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States change approach to heroin amid epidemic

A kit with naloxone, also known by its brand name Narcan, is displayed at the South Jersey AIDS Alliance in Atlantic City, N.J., on  Feb. 19, 2014. An overdose of opiates essentially makes the body forget to breathe. Naloxone works by blocking the brain receptors that opiates latch onto and helping the body “remember” to take in air. (Mel Evans/AP)

An alarming spike in heroin usage has left states scrambling to reduce the number of deaths caused by the powerful drug, a move that has lawmakers focusing increasingly on helping those who overdose rather than punishing them.

The jump in overdoses is alarming. The Substance Abuse and Mental Health Services Administration reported about 669,000 Americans used heroin at least once in 2012, and nearly 3,100 died from overdoses in 2010 — a 55 percent increase from the previous year.

State Net Capitol Journal reporter Rich Ehisen takes a look at how states are reacting by trying to save lives in this month’s issue:

Law enforcement and other emergency responders say that many of these deaths could have been prevented if someone with the overdose victim would have simply got that person help. Usually that means calling 911 or taking the overdosed person to get medical attention. But it could also come in the form of giving that person the anti-overdose drug naloxone, which works to block opiates from the brain’s receptor cells. A 2012 report from the Centers for Disease Control says naloxone — usually sold under the brand name Narcan and which can be injected or applied via a nasal spray — has reversed more than 10,000 opiate overdoses since its introduction in 1996.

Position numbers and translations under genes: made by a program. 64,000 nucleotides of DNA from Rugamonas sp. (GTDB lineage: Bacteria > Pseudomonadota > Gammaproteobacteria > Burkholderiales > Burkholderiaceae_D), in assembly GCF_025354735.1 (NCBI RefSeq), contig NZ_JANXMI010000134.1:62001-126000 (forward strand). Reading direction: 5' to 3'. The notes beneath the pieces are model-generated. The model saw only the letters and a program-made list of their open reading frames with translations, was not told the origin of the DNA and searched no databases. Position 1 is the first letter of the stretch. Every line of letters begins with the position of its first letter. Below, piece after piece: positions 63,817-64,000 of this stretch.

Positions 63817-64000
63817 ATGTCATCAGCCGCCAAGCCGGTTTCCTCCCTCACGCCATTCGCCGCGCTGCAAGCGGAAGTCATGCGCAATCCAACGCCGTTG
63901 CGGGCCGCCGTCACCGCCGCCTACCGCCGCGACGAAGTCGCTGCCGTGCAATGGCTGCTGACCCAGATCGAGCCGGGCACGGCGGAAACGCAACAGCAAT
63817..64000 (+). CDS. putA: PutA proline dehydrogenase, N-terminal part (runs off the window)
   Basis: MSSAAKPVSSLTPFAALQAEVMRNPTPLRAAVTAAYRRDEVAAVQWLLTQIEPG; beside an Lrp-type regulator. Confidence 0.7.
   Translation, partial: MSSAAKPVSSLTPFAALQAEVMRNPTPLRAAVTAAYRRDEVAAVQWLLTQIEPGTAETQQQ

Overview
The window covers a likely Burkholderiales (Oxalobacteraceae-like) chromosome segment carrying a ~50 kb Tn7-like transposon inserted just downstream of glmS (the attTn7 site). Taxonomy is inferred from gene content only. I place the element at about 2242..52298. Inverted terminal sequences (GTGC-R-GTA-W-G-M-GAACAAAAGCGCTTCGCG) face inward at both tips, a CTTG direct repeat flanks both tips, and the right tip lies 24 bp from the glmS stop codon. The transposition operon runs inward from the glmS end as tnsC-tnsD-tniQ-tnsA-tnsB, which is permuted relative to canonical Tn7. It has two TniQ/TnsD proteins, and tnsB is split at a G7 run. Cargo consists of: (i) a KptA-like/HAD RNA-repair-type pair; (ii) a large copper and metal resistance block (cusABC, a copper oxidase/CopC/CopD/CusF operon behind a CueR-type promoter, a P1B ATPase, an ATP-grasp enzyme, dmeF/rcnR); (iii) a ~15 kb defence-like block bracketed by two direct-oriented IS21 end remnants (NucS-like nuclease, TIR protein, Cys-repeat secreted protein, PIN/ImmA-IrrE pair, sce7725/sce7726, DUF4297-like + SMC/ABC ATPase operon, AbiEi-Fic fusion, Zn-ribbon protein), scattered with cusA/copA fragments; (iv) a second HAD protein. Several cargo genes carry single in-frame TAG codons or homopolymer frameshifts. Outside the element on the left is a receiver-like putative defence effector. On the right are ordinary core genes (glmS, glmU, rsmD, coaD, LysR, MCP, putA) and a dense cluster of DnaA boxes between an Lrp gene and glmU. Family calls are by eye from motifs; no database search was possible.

But many overdose victims never get that chance because fear of being arrested often supersedes a drug user’s willingness to call 911. And in many states, there is no assurance that even emergency responders will be carrying naloxone when they arrive.

In recent years, 17 states and the District of Columbia have adopted “Good Samaritan” laws, which grant some immunity to those who seek medical help for an overdose victim. Eighteen states and D.C. have also given first responders the ability to administer naloxone to overdose victims.

And the number of states seeking to get help for overdosers will expand in coming weeks: Legislation has advanced in Wisconsin, Tennessee, Ohio and Utah in just the past few months. Similar bills are before legislators in seven other states, Ehisen reported.

Reid Wilson covers national politics and Congress for The Washington Post. He is the author of Read In, The Post’s morning tip sheet on politics.



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